I also love gelatins. I eat them at least daily. I buy some of the commercially made cups, but it's so easy and cheap to make your own, too. I put mine in restaurant-style souffle cups, bought for incredibly cheap from a restaurant supplier (about 5� for 5-oz cup-and-lid).
I'm mostly animal-milk intolerant, so pudding is out for me... but might be good in your case.
I also like popsicles. Just be careful: both the commercial gelatins and popsicles are typically sweetened with aspartame if you buy the sugar-free version. The regular isn't enough different in nutrient value to be worth the toxic chemical.
Soups are wonderful, too. I make plenty of bone broths, which are very nutritious. If you can use them cold, that would be fine... although I'm not sure I want cold meat broths! lol I make big vats of the stuff and portion it into those souffle cups and freeze them. I've got 4 or 5 varieties in my freezer now. It's a great way to use leftovers and trimmings too. And very nutritious in its mineral profile. Good stuff, no matter whether you're trying to overcome some GI distress or just for regular eating.
Someone already mentioned applesauce. That's pretty good, although it's high on my list of "iffy" foods, due to the carbs. I make my own applesauce in the crockpot. It's ridiculously simple. I've added other fruit into it on occasion, so I think you could do stewed fruit of other types than just apples. I've seen some tasty recipes for baked apples or pears, too. I'm sure those are very soft. And warm applesauce over ice cream (I use coconut "ice cream") is delectable!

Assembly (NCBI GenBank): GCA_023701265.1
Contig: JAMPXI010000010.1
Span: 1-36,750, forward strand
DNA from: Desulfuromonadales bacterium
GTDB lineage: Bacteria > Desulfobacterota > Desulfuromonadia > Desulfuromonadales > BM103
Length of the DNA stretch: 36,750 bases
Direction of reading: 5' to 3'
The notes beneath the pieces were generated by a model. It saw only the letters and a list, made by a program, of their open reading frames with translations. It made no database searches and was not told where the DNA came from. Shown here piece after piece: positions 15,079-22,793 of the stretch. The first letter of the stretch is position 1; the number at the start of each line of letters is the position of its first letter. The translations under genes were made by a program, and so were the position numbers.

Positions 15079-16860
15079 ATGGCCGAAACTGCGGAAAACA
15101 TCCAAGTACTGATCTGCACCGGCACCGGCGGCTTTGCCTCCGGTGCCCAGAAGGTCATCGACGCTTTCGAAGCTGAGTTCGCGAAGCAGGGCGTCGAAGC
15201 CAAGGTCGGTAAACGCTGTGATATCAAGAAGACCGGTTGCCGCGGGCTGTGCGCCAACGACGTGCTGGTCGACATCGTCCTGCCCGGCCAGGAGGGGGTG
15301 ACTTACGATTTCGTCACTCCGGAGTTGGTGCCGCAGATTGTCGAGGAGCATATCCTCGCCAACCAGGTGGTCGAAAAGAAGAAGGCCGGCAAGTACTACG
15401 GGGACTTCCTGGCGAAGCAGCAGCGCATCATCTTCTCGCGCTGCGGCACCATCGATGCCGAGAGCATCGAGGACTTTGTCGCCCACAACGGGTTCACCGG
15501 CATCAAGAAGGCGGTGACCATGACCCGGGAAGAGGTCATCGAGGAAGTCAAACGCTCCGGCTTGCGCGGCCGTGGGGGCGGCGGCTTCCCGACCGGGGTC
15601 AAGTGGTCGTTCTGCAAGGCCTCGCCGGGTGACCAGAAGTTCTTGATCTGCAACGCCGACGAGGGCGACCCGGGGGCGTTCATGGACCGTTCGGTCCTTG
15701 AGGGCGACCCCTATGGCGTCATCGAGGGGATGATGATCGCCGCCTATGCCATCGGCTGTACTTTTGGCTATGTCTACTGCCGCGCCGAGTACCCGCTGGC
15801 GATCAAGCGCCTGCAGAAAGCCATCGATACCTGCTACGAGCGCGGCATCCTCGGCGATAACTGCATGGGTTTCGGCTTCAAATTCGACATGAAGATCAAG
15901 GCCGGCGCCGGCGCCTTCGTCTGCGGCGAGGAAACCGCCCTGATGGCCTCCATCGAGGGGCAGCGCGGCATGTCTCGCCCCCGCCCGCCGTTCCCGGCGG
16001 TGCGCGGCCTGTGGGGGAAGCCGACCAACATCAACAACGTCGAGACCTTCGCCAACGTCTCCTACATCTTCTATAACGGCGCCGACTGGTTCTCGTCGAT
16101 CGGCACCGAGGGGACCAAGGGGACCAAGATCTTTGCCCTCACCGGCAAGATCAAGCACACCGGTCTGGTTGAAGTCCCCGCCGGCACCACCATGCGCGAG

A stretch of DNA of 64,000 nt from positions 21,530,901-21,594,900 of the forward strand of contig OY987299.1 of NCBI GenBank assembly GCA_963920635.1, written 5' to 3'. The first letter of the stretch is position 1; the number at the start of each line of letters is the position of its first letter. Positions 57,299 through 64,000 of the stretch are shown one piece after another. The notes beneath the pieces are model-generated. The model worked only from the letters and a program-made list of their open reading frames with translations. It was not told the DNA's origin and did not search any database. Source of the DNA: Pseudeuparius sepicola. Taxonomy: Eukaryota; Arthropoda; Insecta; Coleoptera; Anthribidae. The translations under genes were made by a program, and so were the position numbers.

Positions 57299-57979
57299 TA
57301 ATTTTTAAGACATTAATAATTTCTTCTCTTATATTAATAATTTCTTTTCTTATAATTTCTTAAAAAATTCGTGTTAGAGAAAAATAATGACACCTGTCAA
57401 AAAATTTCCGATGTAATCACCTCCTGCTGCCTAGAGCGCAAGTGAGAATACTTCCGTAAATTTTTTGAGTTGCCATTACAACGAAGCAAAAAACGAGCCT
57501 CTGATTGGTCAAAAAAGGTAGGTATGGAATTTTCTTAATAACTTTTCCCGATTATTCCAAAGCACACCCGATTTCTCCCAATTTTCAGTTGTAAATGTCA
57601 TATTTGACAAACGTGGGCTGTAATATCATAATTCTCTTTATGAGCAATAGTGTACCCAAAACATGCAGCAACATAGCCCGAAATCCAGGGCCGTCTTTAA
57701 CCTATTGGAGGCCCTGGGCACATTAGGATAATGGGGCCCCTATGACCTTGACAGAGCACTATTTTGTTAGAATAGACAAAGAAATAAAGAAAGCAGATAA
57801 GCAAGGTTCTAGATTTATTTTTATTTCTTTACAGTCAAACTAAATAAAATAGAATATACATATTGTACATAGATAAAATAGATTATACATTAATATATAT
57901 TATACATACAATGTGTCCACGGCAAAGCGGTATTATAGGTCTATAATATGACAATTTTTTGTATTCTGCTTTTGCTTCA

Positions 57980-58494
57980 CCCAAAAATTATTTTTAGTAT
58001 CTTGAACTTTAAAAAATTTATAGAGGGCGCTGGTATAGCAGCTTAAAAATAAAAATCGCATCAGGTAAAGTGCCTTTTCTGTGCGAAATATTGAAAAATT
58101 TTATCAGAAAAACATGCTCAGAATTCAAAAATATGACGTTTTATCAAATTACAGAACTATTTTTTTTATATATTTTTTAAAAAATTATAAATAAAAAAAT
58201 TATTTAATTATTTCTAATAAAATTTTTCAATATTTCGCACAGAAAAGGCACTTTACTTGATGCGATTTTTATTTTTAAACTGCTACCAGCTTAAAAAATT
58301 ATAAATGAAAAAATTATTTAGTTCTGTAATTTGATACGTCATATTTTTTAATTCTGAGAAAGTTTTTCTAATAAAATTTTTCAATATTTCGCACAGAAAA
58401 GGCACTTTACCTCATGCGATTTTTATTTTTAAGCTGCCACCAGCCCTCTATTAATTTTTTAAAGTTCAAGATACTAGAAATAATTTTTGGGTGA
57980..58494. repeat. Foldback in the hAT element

You can soften lots of foods -- I'm supposed to be totally off roughage... but I crave salad and veggies, so I "cheat".
I have an ancient mandolin which will make paper-thin slices of anything. I use it to cut up carrots which I steam over herbed water until they're really soft.
I've also splurged lately - pushing my luck - with the shredded lettuce which is intended to be used as a sandwich topping. I've been able to get away with small amounts of that as a salad. I still can't digest the whole lettuce, or any of the other sorts than iceberg.
We can't do potatoes much... but I will sometimes make some mashed and mix them with enough "stuff" in them that they're very soft. I've done sweet potatoes and winter squash the same way. I get carried away, so I portion out just a tiny bit into those souffle cups so I don't eat the whole potful! LOL It's nice to have some portions of those frozen, too. That works out very well, since I can only indulge now and then.
Another veggie I can manage okay is beets. I don't like those pickled things. I can occasionally find the julienne-cut beets (made by S&W�), which cook very fast and can be done until they're really soft. I love mine with butter, pie spice, and a pinch of sucralose. It hardly tastes like a veggie! More like dessert. yum
I can handle french-cut beans, or the canned versions of the regular cuts. I like the yellow/wax beans, too. Pole/Italian beans never seem to soften as well as the string beans though. Those I have to be very cautious about.